The relatively recent canonization of saxophonist Ornette Coleman has already erased from the record the long stretch of controversial contention surrounding his career. But if Coleman's pioneering works of free jazz in the late '50s and '60s have finally found favor with fans, critics, and new generations of artists, his later work remains comparatively obscure, if not wholly unappreciated. It hasn't helped that several of his seminal '70s albums have remained out of print domestically, a problem partially solved with a handful of vital reissues. Beginning in the early '70s, the sense of distinct eclecticism initiated after a mid-'60s break began to really manifest itself. The Complete Science Fiction Sessions includes the material originally compiled on the Science Fiction and Broken Shadows albums, released 11 years apart despite the fact that they were recorded within a year of each other. The music ranges from free improv to vocal blues to orchestral arrangements, all essential pieces of the Coleman puzzle. Skies Of America, a collaboration with the London Symphony Orchestra from 1972, introduces his mind-blowing theory of "Harmolodics" (a conflation of harmony, melody, and movement), an advance that still makes some listeners balk in apprehension. Harmolodics, in part inspired by the Master Musicians Of Joujouka, is essentially a system in which all musical components are weighed equally, offering a radical, linear, and sometimes cacophonous take on composition. The funky Dancing In Your Head (1977) may the best place to explore Coleman's theory, at least until 1982's classic Of Human Feelings surfaces domestically. Dancing In Your Head features the first incarnation of Coleman's band Prime Time, a group that illustrates the limitations of categories as innocuous as "jazz," "funk," "rock," or "world music." It's nice that all three collections have been reissued at once, as they're directly related and best explored consecutively. Coleman has always sounded ahead of his time, but these historic albums sound just right in 2000.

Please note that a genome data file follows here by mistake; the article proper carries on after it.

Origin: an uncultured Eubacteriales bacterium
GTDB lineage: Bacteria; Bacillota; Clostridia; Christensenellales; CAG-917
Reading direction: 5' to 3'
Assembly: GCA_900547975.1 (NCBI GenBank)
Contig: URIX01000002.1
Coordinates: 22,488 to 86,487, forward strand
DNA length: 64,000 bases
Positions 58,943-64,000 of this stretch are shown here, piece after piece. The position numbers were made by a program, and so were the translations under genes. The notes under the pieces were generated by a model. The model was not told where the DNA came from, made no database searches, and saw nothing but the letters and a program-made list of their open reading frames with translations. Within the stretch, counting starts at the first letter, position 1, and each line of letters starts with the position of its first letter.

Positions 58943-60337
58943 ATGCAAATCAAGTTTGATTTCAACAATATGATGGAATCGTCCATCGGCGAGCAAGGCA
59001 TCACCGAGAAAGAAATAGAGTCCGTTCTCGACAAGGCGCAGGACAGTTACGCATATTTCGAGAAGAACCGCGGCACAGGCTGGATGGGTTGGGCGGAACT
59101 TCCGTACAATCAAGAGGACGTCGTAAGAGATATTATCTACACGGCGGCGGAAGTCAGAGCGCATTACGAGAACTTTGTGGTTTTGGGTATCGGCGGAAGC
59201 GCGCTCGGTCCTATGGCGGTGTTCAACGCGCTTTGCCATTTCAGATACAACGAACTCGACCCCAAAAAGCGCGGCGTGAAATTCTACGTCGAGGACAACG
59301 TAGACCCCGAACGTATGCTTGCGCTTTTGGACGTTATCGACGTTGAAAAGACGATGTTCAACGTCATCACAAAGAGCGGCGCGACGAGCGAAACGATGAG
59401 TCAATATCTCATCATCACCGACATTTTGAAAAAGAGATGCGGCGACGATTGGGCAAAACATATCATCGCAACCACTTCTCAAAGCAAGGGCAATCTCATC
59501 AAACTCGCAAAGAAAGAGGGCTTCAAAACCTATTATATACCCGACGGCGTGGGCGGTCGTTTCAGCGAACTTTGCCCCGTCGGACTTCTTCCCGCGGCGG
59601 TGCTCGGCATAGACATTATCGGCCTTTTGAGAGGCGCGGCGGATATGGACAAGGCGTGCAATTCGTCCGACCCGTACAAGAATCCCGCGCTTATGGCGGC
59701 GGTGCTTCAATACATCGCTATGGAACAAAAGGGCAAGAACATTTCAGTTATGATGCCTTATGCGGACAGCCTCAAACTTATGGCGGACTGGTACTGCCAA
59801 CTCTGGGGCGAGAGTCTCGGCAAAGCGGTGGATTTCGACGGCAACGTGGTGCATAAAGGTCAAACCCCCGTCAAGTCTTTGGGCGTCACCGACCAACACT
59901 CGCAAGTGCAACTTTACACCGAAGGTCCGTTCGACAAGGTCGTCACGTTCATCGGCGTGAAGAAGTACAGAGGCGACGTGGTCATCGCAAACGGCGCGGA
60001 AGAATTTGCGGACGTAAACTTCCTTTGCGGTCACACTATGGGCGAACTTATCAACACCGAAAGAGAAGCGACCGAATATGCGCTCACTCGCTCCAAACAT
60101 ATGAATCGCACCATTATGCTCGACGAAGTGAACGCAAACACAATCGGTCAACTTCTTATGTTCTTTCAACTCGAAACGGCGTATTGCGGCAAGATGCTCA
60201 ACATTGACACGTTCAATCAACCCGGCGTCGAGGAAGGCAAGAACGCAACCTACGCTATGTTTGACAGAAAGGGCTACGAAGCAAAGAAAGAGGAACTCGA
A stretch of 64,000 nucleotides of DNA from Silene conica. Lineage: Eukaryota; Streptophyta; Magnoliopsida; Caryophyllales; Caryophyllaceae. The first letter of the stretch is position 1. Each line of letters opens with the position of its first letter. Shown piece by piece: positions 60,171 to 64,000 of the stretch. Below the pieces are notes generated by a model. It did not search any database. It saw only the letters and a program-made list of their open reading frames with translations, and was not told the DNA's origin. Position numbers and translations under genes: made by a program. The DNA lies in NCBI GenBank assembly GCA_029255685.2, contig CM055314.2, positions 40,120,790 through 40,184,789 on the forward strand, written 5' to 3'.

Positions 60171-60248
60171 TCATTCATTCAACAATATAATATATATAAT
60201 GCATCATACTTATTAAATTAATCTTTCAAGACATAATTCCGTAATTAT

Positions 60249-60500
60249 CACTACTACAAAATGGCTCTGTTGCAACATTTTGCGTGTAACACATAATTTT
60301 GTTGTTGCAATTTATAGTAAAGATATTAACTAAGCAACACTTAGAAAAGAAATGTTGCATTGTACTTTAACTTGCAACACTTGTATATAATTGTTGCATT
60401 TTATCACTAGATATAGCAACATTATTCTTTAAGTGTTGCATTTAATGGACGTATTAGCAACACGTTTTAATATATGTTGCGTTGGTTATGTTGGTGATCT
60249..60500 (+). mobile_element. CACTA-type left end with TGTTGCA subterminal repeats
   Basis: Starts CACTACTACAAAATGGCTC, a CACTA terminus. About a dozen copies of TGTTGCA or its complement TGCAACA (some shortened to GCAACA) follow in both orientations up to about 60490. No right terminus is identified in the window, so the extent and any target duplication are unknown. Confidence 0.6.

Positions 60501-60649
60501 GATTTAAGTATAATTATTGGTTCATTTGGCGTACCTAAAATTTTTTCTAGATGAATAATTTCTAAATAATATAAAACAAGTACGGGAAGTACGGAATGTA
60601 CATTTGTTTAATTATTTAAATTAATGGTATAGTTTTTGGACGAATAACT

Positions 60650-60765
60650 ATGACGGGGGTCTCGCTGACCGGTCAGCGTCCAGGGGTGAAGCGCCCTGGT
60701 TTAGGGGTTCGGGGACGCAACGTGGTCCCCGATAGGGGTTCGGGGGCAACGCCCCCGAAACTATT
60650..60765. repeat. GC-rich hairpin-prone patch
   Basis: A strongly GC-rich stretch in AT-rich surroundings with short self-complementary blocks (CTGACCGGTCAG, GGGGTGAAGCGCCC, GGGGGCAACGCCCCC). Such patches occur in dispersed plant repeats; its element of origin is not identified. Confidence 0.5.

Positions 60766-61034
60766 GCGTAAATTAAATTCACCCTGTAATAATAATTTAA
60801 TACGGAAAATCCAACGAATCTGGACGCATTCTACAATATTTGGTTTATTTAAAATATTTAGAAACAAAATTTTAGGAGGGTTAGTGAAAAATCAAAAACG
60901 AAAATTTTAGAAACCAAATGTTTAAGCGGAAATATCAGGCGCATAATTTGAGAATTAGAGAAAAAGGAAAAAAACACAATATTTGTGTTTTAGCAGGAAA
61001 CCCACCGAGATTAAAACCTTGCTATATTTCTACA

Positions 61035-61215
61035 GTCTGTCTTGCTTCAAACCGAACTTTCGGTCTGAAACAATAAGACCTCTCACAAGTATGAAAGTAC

Advertisement